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Published: Tuesday, 11/8/2005

Court debates police search when spouses disagree on consent

BY MICHAEL McGOUGH
BLADE WASHINGTON BUREAU

WASHINGTON In a lively argument yesterday that featured a rare round of questioning from Justice Clarence Thomas, the U.S. Supreme Court debated whether police may search a home when one occupant consents and another objects.

On a busy day, the justices also ruled unanimously that employers must pay workers who require protective clothing for the time it takes to walk from the dressing room to the plant floor, but said that workers need not be compensated for the time they spend waiting to put on their gear.

The debate over whether only one occupant of a home need consent to a police search came as the justices considered the case of Scott Fitz Randolph, who faces a cocaine possession charge in Georgia.

Mr. Randolph was arrested after a police officer who answered a domestic call was told by Mr. Randolph s wife that her husband used cocaine and that there were items of drug evidence in their home.

Mr. Randolph refused to allow the officer to search the home, but Mrs. Randolph gave her consent and took the officer to a bedroom where he found a piece of a drinking straw containing what looked like cocaine crystals.

The Georgia Supreme Court suppressed the evidence, ruling that under the Fourth Amendment, the consent to conduct a warrantless search given by one occupant is not valid in the face of the refusal of another occupant who is physically present at the scene.

Thomas Goldstein, Mr. Randolph s lawyer, urged the justices to affirm the Georgia ruling because Mrs. Randolph had allowed police to search an area where her husband had a legitimate expectation of privacy.

But Mr. Goldstein was barely into his presentation when Chief Justice John Roberts challenged that argument.

It s academic to talk about his individual right to privacy when he s sharing a house with someone else, Chief Justice Roberts said.

Then Justice Thomas, who is known as the sphinx of the Supreme Court because he almost never asks questions, calmly asked Mr. Goldstein if it would have been an unreasonable search if Mrs. Randolph had simply led the police officer to the straw with cocaine traces.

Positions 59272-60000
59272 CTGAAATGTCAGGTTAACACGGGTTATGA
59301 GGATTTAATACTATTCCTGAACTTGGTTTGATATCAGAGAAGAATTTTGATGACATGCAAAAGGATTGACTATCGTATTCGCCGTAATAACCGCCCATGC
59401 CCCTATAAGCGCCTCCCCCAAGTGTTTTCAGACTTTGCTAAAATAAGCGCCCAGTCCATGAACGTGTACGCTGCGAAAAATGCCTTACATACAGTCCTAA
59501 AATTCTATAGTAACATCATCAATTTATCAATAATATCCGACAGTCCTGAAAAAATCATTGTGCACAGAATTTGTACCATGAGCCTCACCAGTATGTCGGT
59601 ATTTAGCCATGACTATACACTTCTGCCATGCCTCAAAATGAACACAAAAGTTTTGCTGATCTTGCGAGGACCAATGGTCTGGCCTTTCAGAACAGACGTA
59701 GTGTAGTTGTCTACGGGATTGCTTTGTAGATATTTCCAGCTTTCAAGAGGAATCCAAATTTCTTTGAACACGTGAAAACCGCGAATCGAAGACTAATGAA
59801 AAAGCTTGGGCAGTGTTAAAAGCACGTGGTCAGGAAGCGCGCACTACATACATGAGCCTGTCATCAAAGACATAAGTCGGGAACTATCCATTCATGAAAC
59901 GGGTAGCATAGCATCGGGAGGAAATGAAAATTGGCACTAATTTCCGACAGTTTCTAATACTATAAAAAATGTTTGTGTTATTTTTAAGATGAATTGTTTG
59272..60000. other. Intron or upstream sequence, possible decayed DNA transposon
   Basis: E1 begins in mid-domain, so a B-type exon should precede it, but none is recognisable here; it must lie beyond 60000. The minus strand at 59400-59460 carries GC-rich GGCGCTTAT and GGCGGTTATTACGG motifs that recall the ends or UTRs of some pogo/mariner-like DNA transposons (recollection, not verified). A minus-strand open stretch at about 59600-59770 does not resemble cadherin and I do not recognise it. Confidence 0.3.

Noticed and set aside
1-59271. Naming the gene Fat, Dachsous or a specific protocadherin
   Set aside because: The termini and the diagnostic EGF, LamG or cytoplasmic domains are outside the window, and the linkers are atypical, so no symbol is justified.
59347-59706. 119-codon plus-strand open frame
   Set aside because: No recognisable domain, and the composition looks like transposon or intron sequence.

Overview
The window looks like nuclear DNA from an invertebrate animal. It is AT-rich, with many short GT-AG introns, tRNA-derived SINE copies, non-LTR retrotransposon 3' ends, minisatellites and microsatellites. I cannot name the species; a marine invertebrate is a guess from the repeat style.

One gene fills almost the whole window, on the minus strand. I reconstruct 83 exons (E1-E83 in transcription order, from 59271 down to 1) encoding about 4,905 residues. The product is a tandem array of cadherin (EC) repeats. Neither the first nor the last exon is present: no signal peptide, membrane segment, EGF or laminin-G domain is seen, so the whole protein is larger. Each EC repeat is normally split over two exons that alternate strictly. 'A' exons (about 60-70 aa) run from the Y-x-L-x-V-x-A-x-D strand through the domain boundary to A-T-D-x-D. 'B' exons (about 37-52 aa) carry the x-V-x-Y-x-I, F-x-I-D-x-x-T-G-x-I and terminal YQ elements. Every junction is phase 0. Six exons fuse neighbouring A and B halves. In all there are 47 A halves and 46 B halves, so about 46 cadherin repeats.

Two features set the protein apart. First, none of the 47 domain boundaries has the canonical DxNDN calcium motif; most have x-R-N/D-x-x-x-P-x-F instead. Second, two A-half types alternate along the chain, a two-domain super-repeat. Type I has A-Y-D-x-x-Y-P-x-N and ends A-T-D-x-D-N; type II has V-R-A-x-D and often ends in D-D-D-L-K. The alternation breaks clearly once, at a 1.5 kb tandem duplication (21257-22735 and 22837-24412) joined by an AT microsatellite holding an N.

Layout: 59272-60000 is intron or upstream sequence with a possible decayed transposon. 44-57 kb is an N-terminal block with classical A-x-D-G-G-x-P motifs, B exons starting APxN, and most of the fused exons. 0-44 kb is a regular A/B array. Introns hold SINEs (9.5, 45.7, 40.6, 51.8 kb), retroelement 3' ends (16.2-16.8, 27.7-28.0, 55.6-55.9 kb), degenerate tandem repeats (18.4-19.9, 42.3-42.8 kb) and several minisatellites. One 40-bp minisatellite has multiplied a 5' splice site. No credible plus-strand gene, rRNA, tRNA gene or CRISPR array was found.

Mr. Goldstein insisted that Mrs. Randolph had gone further than that by inviting the officer to search the house.

Mr. Randolph s claim got some sympathy from Justice Sandra Day O Connor, who may not be on the court when this case is decided, depending on whether and when the U.S. Senate confirms Judge Samuel Alito, Jr., as her successor.

When Assistant Georgia Attorney General Paula Smith said the prosecution s position was supported by past decisions allowing searches with the consent of only one spouse, Justice O Connor skeptically shot back:

Even when the husband is present and says no?

The court will rule on the Georgia case sometime before July.

In the protective-clothing case, which was argued on Oct. 3, the first day of the court s 2005-06 term, the justices revisited a perennial legal debate about where the workday begins and ends for employees, such as those in slaughterhouses, who must wear protective gear.

In his opinion for the court, Justice John Paul Stevens ruled that workers in a Pasco, Wash., meat-processing plant and a poultry processing plant in Portland, Maine, must be paid for the time they take walking to the plant floor after putting on their protective clothing.

Contact Michael McGough at:mmcgough@nationalpress.com or 202-662-7575.



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